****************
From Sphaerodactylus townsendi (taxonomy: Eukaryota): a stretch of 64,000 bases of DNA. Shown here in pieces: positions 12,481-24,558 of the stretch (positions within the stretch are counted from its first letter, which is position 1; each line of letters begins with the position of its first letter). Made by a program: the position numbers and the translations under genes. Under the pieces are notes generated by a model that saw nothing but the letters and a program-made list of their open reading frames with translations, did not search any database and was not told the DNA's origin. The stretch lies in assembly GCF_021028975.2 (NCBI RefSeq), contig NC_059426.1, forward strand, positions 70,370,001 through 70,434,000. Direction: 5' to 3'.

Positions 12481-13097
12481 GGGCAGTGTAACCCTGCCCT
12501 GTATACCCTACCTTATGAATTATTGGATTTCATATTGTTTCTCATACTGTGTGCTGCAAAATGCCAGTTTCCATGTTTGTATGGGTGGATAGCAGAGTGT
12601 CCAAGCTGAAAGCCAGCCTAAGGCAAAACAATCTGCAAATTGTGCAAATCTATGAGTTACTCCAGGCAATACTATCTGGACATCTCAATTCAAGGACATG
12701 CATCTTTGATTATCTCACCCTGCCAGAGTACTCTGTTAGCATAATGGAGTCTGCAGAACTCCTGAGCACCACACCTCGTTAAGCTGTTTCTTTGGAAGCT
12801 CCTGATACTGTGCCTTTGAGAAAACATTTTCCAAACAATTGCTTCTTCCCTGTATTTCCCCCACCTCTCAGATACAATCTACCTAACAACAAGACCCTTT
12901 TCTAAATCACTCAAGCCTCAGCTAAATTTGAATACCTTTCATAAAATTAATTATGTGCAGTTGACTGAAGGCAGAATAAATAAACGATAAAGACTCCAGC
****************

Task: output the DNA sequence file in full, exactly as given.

From Sphaerodactylus townsendi (taxonomy: Eukaryota): a stretch of 64,000 bases of DNA. Shown here in pieces: positions 12,481-24,558 of the stretch (positions within the stretch are counted from its first letter, which is position 1; each line of letters begins with the position of its first letter). Made by a program: the position numbers and the translations under genes. Under the pieces are notes generated by a model that saw nothing but the letters and a program-made list of their open reading frames with translations, did not search any database and was not told the DNA's origin. The stretch lies in assembly GCF_021028975.2 (NCBI RefSeq), contig NC_059426.1, forward strand, positions 70,370,001 through 70,434,000. Direction: 5' to 3'.

Positions 12481-13097
12481 GGGCAGTGTAACCCTGCCCT
12501 GTATACCCTACCTTATGAATTATTGGATTTCATATTGTTTCTCATACTGTGTGCTGCAAAATGCCAGTTTCCATGTTTGTATGGGTGGATAGCAGAGTGT
12601 CCAAGCTGAAAGCCAGCCTAAGGCAAAACAATCTGCAAATTGTGCAAATCTATGAGTTACTCCAGGCAATACTATCTGGACATCTCAATTCAAGGACATG
12701 CATCTTTGATTATCTCACCCTGCCAGAGTACTCTGTTAGCATAATGGAGTCTGCAGAACTCCTGAGCACCACACCTCGTTAAGCTGTTTCTTTGGAAGCT
12801 CCTGATACTGTGCCTTTGAGAAAACATTTTCCAAACAATTGCTTCTTCCCTGTATTTCCCCCACCTCTCAGATACAATCTACCTAACAACAAGACCCTTT
12901 TCTAAATCACTCAAGCCTCAGCTAAATTTGAATACCTTTCATAAAATTAATTATGTGCAGTTGACTGAAGGCAGAATAAATAAACGATAAAGACTCCAGC